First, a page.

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Policy & Regulation News

How Health Data Infrastructure Factors into Fee Schedule Policies

By Frank Irving

- The American Medical Group Association (AMGA) has weighed in on proposed revisions to payment policies under the Medicare Physician Fee Schedule (MPFS) for calendar year 2016. The recommendations relate to several health data infrastructure issues that AMGA feels would need to be addressed to maximize the effectiveness of the MPFS.

Health data infrastructure factors in Medicare Physician Fee Schedule

AMGA President Donald Fisher, PhD, made the group’s positions known in a Sept. 8 letter to Andrew Slavitt, acting administrator of the Centers for Medicare and Medicaid Services.

AMGA, which represents 435 medical groups that employ nearly 170,000 physicians, commented in the following areas with health data infrastructure ramifications:

Telehealth services
CMS proposes adding several new codes to its Category 1 telehealth list for 2016 covering services similar to professional consultations, office visits and psychiatry services on the current list of telehealth services. “AMGA strongly supports expansion of Medicare coverage for telehealth services, and recognizes the need to not only expand covered services, but also consider the location of patients,” Fisher’s letter states, citing the example of frail elderly patients who find it difficult to attend frequent in-person visits.

Chronic Care Management (CCM) services
AMGA expresses concern about an additional beneficiary co-payment associated with the CCM code, which was finalized in 2015. The group says most of its member medical groups have long provided non-face-to-face care management services to patients with chronic conditions with no additional financial liability. CMS should consider establishing a process through which physicians could apply to waive to co-payment requirement for specific groups of patients who would benefit from CCM services, according to AMGA. Documentation could be handled by permitting patients to opt in to care management services verbally, with consent noted in the EHR system, the group says. AMGA also calls for CMS to eliminate the requirement for providers to give beneficiaries an electronic copy of their care plan because they already provide an after-visit summary that contains the plan of care.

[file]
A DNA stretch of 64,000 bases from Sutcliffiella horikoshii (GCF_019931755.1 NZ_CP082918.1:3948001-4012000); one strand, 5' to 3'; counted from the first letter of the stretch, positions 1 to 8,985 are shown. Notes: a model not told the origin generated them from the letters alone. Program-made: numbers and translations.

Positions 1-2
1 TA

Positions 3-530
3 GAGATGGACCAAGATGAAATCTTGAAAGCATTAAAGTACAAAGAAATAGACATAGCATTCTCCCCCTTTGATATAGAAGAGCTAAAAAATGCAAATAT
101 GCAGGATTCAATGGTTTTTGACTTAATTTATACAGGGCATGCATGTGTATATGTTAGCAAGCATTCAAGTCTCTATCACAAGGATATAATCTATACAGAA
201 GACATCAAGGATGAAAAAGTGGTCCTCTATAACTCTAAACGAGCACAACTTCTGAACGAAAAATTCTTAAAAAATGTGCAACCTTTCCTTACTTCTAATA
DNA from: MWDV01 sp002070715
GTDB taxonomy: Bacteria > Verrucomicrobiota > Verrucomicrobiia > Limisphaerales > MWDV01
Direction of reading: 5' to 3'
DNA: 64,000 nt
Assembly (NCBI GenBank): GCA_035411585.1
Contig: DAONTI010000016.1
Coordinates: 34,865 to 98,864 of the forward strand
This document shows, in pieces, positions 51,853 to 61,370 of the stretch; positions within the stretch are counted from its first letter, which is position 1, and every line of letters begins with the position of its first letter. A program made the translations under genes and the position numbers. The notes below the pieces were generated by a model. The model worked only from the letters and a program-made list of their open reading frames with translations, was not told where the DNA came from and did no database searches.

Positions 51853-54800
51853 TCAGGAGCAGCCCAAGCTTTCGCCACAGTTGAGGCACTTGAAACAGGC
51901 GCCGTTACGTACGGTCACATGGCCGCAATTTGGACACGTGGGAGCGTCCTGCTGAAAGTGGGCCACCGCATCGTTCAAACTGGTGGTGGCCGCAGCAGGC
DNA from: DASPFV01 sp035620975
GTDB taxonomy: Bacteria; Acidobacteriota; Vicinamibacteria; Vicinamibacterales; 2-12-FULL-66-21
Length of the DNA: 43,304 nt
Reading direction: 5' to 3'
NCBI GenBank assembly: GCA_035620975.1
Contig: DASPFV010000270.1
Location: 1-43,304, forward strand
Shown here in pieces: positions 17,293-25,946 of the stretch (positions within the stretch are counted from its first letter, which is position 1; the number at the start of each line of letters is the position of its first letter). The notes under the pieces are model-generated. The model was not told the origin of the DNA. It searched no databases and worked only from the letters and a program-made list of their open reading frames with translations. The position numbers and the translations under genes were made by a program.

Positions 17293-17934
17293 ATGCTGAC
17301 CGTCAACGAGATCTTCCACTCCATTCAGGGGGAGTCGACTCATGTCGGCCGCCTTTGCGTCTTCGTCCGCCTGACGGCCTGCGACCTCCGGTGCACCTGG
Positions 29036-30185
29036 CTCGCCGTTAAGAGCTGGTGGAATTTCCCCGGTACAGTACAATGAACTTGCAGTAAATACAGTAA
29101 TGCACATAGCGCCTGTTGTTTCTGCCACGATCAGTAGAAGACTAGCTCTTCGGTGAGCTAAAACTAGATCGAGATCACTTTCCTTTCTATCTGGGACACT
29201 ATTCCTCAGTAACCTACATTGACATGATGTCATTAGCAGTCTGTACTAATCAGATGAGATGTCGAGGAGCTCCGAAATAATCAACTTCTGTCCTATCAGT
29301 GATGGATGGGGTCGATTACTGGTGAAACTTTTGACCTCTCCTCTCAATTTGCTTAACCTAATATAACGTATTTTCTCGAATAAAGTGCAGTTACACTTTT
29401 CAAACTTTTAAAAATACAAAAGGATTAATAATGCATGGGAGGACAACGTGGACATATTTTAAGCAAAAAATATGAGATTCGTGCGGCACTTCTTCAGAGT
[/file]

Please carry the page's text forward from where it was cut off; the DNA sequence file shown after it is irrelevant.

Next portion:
CCM services for Rural Health Clinics (RHCs) and Federally Qualified Health Centers (FQHCs)
AMGA supports CMS making additional payments for costs of CCM services that are not already captured in RHCs’ all-inclusive rate or the FQHC prospective payment system. However, the group points out that RHCs or FQHCs — which have never been eligible for meaningful use incentives — may not have the health information technology in place to support requirements of coding for CCM services. “[For] those RHCs and FQHCs that have the necessary information technology infrastructure, we feel implementation of the CCM code is a step in the right direction, given the critical role these facilities play in improving access to primary care services in areas of the country that otherwise may not be able to furnish these services to patients,” the letter states.

Merit-Based Incentive Payment System (MIPS)
MIPS, passed in the Medicare Access and CHIP Reauthorization Act of 2015 (MACRA), will sunset the Physician Quality Reporting System, the Medicare EHR Incentive Program and the Value-Based Modifier. AMGA supports the proposed rule’s enumerated subcategories of clinical practice improvement activities to include expanded practice access, population management, care coordination, beneficiary engagement, patient safety and practice assessment, and participation in alternative payment models. AMGA suggests that participation in programs such as Measure Up/ Pressure Down, which aims to achieve high blood pressure control in 80 percent of medical groups’ patients with the condition, should qualify as a clinical practice improvement activity in the MIPS.

Alternative Payment Models (APMs)
CMS will be issuing a Request for Information (RFI) on certain MACRA provisions related to implementation of APMs. Topics will include increasing transparency of physician-focused payment models, criteria for submission and review of such payment models, incentive payments for participation in eligible APMs, and integrating Medicare APMs in the Medicare Advantage program, among others. AMGA intends to respond to the RFI when it is issued. The group notes that several issues have surfaced in implementation of the Medicare Shared Savings Program and Pioneer ACO Program; those challenges could provide insight into the challenges that all APMs will need to overcome to ensure success, according to AMGA. They include “developing effective attribution methodologies so that healthcare providers will have a clear sense of the patients they are responsible for under the models, patient engagement opportunities, timely data-sharing between healthcare providers and CMS, and greater transparency around financial benchmarking for the programs,” the letter concludes.

 

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